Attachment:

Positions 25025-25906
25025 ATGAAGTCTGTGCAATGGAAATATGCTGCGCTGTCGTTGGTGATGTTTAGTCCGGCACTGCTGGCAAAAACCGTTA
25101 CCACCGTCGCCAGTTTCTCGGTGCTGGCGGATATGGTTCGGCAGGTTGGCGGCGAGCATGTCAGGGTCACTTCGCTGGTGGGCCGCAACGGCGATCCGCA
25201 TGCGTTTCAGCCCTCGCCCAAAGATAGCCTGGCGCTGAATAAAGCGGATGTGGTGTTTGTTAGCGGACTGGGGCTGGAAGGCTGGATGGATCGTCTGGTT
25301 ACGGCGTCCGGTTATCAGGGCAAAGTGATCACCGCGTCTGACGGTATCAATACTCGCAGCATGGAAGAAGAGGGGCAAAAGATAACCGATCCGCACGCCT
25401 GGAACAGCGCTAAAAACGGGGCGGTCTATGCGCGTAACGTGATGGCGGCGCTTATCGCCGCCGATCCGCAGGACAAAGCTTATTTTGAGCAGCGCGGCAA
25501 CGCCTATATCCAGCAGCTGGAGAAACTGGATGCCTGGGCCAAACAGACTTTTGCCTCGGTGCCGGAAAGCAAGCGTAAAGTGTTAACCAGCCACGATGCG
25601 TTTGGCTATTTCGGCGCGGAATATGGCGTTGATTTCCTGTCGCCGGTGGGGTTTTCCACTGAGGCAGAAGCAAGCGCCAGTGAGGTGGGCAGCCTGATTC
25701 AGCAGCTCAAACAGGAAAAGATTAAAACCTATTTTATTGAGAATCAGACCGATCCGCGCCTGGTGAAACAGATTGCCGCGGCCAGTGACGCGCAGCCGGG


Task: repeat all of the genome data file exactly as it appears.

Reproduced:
Positions 25025-25906
25025 ATGAAGTCTGTGCAATGGAAATATGCTGCGCTGTCGTTGGTGATGTTTAGTCCGGCACTGCTGGCAAAAACCGTTA
25101 CCACCGTCGCCAGTTTCTCGGTGCTGGCGGATATGGTTCGGCAGGTTGGCGGCGAGCATGTCAGGGTCACTTCGCTGGTGGGCCGCAACGGCGATCCGCA
25201 TGCGTTTCAGCCCTCGCCCAAAGATAGCCTGGCGCTGAATAAAGCGGATGTGGTGTTTGTTAGCGGACTGGGGCTGGAAGGCTGGATGGATCGTCTGGTT
25301 ACGGCGTCCGGTTATCAGGGCAAAGTGATCACCGCGTCTGACGGTATCAATACTCGCAGCATGGAAGAAGAGGGGCAAAAGATAACCGATCCGCACGCCT
25401 GGAACAGCGCTAAAAACGGGGCGGTCTATGCGCGTAACGTGATGGCGGCGCTTATCGCCGCCGATCCGCAGGACAAAGCTTATTTTGAGCAGCGCGGCAA
25501 CGCCTATATCCAGCAGCTGGAGAAACTGGATGCCTGGGCCAAACAGACTTTTGCCTCGGTGCCGGAAAGCAAGCGTAAAGTGTTAACCAGCCACGATGCG
25601 TTTGGCTATTTCGGCGCGGAATATGGCGTTGATTTCCTGTCGCCGGTGGGGTTTTCCACTGAGGCAGAAGCAAGCGCCAGTGAGGTGGGCAGCCTGATTC
25701 AGCAGCTCAAACAGGAAAAGATTAAAACCTATTTTATTGAGAATCAGACCGATCCGCGCCTGGTGAAACAGATTGCCGCGGCCAGTGACGCGCAGCCGGG